Terrance Hayes’ latest collection of poetry, Lighthead, is an exploration of past and present, lightness and dark. The poems are lithe and fresh. They draw the reader close, seductively, before introducing a grain of truth, uncomfortable or inexpressible, that can’t quite be quantified.
The beauty here is that the speaker has an uncommon sympathy with the reader: Who is not more than his limitations? […] Thus, I have a capacity for love without / forgiveness.
The poems in this volume are different from each other in subject and form, but they are all tied together by Hayes’ talent for language. Plays on words and sounds make a mark on the reader’s mind in lines such as: my silk slick black back- / talking cousin; and They called / me savage then, because I reeked and wreaked havoc / on the slim flowers.
Hayes describes painful moments with a deep intimacy: the sound particular to one/ returning to his feet after a friend has knocked him down. From these depths come a tone of hopefulness: All species have a notion of emptiness, and yet / the flowers don’t quit opening.
Recurring themes also link these poems together. For instance, there is a subtle yet strong exploration of African-American culture woven throughout the book: Where everyone I know / is ablaze with this story and darkened by its ash.
Without bitterness, the speaker traces his ancestry and influences through the civil rights movement, back through slavery, all the way to Africa, and back to the present day. References to music also abound, both in references to specific musicians and in poems that mirror different musical styles. While not overt, there is a sexuality throughout the book, simmering just beneath the surface.
Stepping back and looking at each poem in this book, it is clear that Hayes is a master of form and wordplay. But there is nothing showy about the presentation of the poems. Hayes explores form with a delicacy that is easy to miss because his words themselves are so intoxicating – for instance, his melding of Gwendolyn Brooks’ “We Real Cool” into his own poem “The Golden Shovel.” He’s been praised for his artistic take on pecha kucha, a Japanese business-presentation format. Hayes also incorporates different and unusual media formats into his poems, such as T-shirt slogans, LP liner notes, and deleted scenes from movies.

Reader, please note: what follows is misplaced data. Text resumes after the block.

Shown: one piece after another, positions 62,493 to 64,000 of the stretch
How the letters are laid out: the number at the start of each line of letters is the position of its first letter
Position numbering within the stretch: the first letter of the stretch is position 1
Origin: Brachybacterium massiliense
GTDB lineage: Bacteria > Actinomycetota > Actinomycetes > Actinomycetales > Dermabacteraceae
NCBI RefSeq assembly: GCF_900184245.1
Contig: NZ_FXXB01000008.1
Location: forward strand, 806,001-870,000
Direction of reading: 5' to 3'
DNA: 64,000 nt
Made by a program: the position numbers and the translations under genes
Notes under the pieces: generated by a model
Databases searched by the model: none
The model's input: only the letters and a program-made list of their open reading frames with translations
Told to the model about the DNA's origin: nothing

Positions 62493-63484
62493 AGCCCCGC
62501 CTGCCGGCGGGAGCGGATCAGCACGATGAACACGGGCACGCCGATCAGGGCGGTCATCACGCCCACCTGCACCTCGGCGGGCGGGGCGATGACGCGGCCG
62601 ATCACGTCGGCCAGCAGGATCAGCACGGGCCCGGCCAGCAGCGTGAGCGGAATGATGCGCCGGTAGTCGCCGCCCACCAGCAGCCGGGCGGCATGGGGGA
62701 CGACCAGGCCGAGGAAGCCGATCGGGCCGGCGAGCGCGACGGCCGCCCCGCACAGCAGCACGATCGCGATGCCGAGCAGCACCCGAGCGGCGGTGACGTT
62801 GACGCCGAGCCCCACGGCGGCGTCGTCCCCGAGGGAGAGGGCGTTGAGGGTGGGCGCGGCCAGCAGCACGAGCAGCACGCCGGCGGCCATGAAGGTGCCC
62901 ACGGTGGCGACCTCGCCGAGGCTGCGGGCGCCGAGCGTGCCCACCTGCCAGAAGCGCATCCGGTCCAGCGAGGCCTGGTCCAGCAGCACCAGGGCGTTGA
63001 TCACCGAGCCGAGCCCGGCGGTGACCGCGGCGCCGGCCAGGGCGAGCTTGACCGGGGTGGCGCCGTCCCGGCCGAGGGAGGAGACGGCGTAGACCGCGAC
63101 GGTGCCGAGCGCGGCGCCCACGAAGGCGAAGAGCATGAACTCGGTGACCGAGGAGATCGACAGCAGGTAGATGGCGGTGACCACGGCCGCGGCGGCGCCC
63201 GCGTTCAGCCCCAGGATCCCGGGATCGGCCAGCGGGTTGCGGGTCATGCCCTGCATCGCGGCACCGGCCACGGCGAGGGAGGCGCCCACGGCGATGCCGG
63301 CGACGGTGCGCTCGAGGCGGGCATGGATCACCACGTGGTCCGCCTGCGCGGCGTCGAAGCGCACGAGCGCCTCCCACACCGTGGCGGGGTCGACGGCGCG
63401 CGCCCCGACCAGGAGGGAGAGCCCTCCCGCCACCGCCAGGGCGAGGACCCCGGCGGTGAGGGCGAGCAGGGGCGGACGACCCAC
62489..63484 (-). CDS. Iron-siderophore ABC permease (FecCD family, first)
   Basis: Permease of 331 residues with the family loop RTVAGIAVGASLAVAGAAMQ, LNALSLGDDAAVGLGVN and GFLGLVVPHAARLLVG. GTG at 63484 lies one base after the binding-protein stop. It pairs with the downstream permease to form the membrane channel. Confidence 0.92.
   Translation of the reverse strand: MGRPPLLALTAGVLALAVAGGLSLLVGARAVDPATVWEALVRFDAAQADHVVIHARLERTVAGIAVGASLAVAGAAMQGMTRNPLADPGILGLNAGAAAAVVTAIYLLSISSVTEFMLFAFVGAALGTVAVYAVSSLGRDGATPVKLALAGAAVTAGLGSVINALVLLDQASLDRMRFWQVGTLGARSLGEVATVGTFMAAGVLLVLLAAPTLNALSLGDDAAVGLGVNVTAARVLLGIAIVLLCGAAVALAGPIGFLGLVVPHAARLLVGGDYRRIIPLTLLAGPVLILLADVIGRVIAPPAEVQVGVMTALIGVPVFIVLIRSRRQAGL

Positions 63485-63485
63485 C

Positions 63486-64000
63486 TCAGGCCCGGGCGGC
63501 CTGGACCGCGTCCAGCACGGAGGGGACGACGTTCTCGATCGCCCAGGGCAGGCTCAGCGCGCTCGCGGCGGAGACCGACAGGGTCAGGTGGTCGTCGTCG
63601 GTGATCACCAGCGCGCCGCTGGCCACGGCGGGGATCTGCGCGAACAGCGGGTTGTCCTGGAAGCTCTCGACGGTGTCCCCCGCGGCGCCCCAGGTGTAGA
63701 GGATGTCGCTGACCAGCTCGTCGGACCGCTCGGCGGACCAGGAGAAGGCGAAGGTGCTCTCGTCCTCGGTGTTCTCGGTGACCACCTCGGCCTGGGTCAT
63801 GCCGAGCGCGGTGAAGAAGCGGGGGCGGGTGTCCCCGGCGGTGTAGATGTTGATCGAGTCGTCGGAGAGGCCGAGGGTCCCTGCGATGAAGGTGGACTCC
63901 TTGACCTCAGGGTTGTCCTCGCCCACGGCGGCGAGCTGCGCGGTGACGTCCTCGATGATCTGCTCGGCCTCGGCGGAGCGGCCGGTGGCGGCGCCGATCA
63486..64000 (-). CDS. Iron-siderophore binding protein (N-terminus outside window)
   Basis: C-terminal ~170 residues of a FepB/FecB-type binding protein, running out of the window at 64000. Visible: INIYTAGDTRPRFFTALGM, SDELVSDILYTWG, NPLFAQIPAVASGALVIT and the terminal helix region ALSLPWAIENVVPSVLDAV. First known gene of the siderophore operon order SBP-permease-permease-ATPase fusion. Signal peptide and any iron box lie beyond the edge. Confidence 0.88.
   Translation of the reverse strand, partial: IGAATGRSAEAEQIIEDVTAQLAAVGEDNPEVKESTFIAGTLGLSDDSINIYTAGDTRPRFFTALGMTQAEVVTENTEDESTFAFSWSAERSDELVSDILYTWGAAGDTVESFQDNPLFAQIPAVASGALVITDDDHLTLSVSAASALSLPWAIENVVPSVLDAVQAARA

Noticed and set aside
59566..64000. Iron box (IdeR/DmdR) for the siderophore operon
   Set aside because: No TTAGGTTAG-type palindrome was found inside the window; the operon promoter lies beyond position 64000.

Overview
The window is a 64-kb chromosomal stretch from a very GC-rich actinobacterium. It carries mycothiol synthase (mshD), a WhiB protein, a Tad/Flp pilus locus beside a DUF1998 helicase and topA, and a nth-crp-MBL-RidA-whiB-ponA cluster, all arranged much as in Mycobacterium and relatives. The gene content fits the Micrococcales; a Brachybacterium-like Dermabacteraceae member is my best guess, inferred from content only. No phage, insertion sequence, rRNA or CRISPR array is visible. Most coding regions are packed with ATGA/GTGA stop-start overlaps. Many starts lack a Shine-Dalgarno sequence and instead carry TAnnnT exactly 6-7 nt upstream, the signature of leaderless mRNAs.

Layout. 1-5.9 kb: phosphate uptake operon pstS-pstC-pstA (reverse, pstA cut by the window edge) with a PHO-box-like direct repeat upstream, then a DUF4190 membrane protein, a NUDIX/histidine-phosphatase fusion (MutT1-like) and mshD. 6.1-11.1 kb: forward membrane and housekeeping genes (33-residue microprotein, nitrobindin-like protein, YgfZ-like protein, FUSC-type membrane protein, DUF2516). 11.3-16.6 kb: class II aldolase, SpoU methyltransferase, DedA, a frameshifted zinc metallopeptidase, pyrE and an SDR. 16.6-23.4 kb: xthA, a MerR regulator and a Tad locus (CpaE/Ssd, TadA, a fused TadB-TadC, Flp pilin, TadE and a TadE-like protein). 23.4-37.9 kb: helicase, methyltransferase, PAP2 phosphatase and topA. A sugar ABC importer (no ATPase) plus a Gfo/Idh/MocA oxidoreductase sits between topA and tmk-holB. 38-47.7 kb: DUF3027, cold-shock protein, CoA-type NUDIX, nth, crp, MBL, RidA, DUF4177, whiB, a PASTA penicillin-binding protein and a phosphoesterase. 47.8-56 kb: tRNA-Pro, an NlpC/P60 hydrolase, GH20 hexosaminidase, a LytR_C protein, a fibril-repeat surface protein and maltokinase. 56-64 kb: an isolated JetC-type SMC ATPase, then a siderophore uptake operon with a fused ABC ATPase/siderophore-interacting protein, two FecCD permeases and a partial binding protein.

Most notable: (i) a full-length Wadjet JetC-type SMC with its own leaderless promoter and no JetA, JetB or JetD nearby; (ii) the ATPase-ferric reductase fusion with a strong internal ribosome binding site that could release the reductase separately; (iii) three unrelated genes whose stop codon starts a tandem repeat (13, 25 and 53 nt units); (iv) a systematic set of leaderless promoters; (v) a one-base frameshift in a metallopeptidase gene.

My favorite poem in this collection is “The Elegant Tongue,” a passionate weaving of the tale of the five blind men and the elephant, a musing on marriage, and a nod to African heritage. All this ends with the serpent in the garden of Eden. While told without sentiment, the speaker is connected to the reader by his human condition: Forgive me: I believe, as the elephant must, / that everything is punctured by the tusks of Nostalgia.
This modern and skillful collection of poetry has earned Hayes the National Book Award for Poetry, as well as his recent placing as a finalist for the National Book Critics Circle Award, which will be announced in March. His mixture of bittersweetness and joy is reflected in the closing lines of the sonnet “God is an American”: Yes, I have a pretty good idea what beauty is. It survives / all right. It aches like an open book. It makes it difficult to live.
That ache is what connects us to each other, and it will connect you to Lighthead.
Terrance Hayes will be the Cockefair Chair Writer-in-Residence for the English Department of UMKC between March 7th and March 10th 2011. Public events are planned, with times to be announced. For more information, visit http://www.newletters.org/eventsReading.asp.
About the Author
Abby Sidener is a full-time Library Sub at the Kansas City Public Library and a public transportation advocate. When she's not helping out patrons at the Library or devouring poetry and short stories, she can often be found handing out books on the Kansas City Metro bus system as a participant in the Mid-America Regional Council's Green Commute Challenge.